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Plant J. 1993 Aug;4(2):327-41.

Arabidopsis mutants compromised for the control of cellular damage during pathogenesis and aging.

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Department of Genetics, Harvard Medical School, Boston, MA 02115.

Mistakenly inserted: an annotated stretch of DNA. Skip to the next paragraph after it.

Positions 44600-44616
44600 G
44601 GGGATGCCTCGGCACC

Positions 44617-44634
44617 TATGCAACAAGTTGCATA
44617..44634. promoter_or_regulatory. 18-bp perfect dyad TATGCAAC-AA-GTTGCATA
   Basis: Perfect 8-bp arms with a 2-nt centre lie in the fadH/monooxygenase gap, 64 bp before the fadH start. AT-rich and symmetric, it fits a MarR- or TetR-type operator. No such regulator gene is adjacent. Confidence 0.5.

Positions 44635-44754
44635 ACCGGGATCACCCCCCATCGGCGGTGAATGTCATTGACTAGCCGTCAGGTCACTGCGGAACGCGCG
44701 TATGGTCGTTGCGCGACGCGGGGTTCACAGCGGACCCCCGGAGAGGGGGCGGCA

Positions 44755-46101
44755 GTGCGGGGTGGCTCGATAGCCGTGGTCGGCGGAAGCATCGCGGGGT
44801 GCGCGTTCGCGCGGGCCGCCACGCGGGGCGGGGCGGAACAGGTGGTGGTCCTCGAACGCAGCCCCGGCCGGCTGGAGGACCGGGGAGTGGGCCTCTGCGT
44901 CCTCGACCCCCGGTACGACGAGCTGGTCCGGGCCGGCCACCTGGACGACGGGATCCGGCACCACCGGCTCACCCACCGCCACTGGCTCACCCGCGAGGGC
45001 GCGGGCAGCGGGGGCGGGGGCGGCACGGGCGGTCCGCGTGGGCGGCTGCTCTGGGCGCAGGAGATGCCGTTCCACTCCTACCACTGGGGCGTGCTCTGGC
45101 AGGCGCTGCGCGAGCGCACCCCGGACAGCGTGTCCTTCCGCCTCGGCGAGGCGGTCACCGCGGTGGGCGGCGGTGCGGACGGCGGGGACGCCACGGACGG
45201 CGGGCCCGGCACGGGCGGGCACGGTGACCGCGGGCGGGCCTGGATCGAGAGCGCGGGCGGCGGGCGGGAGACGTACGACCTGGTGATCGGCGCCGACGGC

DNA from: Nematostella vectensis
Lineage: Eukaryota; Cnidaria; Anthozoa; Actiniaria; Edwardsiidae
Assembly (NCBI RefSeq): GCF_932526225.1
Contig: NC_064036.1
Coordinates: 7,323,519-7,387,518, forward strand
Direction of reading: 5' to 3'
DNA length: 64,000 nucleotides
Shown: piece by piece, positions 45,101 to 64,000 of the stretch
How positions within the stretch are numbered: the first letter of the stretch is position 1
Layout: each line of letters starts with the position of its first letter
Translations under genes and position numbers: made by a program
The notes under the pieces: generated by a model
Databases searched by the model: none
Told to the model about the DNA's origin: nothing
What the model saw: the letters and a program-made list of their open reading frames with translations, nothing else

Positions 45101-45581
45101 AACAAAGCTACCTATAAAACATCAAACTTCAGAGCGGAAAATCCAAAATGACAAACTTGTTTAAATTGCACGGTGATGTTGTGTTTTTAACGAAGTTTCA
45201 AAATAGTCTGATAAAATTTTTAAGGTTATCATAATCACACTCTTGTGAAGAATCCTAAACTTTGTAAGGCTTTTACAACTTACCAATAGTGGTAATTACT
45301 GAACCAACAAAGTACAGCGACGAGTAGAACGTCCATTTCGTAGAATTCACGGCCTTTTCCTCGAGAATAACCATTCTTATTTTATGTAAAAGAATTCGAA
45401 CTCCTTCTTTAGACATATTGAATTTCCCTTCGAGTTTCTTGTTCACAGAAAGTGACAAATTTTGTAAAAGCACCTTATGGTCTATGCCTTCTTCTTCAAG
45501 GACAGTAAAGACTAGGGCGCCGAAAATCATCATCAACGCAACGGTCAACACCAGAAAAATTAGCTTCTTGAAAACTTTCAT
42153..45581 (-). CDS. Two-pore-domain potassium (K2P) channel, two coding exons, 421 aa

Mutants of Arabidopsis thaliana which exhibit accelerated cell death in response to pathogens were isolated and characterized to gain insight into how symptom severity and disease resistance are modulated. This paper describes mutants that fall into one of two complementation groups that were identified. A novel feature of these mutants is that they are unable to control the rate and extent of cell death after exposure to a variety of stimuli that induce senescence responses. Thus, accelerated cell death (acd1) mutants show rapid, spreading necrotic responses to both virulent and avirulent Pseudomonas syringae pv. maculicola or pv. tomato pathogens and to ethylene. In addition, they develop necrotic lesions as they age and are sensitive to mechanical stress in a developmentally controlled manner. The acd1 mutants are also susceptible to opportunistic pathogens and show decreased growth inhibition of a heterologous pathogen of bean. The signal for lesion formation is not necessarily due to pathogens or wounding since plants grown aseptically also develop necrotic lesions. The lesions formed under a variety of conditions resemble those produced during a pathogen-induced rapid cell death response (the hypersensitive response, HR). Analysis of these acd1 mutants may help to explain the molecular basis of the HR and the relationship between this response and the normal process of senescence.

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